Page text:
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From Peter Donald <>
Subject Re: cvs commit: jakarta-ant/src/main/org/apache/tools/ant
Date Sat, 20 Jan 2001 11:59:38 GMT
At 11:10  20/1/01 -0000, wrote:
>conor       01/01/20 03:10:26
>  Modified:    src/main/org/apache/tools/ant
>  Log:
>  Change to IntrospectionHelper to support creation of nested elements
>  through a createElement(String elementName) factory method. This has two
>  applications.

I am not sure I completely like this.
>  It allows a task to define what nested elements are supported
>  dynamically, perhaps through a configuration file. This is useful
>  for tasks that support a plug-in architecture, as I am trying to
>  achieve with <ejbjar>

I don't think I see this as a desirable quality (at least in the normal
case). If the tasks are free to optionally support things then it can allow
the task writer to get away with things that are plain wrong and painful
for the user. Can you give an example of when it would *good* to allow
tasks to do this ? The one special case that I can think of is if someone
wanted to write an if/then/else task but I am not sure this is the way I
would do it anyways.

>  As a byproduct, it also allows a task to support nested elements which
>  cannot be mapped to valid Java method names, such as <support-classes>. The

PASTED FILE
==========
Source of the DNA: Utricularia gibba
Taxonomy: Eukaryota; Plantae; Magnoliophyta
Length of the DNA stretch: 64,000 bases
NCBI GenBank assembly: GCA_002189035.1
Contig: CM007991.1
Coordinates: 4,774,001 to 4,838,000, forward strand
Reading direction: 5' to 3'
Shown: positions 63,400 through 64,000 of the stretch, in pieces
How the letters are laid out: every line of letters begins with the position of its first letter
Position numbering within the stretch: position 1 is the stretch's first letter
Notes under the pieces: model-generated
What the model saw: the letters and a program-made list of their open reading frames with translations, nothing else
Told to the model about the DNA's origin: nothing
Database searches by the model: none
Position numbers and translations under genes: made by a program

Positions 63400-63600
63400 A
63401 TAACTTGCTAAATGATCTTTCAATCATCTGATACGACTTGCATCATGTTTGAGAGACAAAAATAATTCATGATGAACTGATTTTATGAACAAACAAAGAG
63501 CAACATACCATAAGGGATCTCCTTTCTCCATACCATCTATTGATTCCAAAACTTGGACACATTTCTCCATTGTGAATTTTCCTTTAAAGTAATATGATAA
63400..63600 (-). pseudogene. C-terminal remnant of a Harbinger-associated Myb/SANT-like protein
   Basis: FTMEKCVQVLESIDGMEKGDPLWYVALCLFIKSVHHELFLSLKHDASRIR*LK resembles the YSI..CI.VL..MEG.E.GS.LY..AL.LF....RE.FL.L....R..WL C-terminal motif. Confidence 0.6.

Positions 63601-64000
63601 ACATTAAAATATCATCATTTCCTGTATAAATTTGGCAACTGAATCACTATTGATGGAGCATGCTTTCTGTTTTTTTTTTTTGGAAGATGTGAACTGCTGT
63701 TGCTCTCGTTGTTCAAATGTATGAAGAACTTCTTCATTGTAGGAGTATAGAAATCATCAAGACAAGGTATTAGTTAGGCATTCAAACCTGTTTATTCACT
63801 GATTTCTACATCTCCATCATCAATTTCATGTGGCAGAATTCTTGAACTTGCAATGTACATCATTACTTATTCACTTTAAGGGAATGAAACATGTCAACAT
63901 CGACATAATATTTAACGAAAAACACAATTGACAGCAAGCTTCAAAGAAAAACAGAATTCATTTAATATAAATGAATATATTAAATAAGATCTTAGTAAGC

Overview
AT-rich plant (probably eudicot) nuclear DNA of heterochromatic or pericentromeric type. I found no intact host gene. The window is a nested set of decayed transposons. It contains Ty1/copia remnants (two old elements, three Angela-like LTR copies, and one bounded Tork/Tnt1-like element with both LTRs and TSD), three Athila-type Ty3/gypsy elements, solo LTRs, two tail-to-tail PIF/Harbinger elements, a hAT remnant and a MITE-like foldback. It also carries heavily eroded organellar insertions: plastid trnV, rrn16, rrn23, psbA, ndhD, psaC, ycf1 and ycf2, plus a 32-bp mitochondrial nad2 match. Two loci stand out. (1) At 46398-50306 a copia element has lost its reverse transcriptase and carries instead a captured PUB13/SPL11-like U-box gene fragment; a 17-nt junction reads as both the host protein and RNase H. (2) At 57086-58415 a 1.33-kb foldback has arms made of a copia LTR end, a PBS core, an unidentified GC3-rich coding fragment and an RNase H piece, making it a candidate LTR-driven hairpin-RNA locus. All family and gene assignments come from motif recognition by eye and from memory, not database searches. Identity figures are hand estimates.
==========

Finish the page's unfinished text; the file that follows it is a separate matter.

>  use of hyphenated compound names is relatively common style in XML DTDs

I don't see this as an advantage. This can be done safer other ways and it
seems it is only being done because it can. For instance I don't think
there is many (any???) illegal xml names that are not java names except for 
1. xml names that start with a numeric
2. xml names that embedd '-'

1 is not an issue as we prefix set to it. 2 can be got around other ways.
For instance in myrmidon I would translate support-classes into the method

setSupportClasses() which is a much better way IMHO.



| "Faced with the choice between changing one's mind, |
| and proving that there is no need to do so - almost |
| everyone gets busy on the proof."                   |
|              - John Kenneth Galbraith               |

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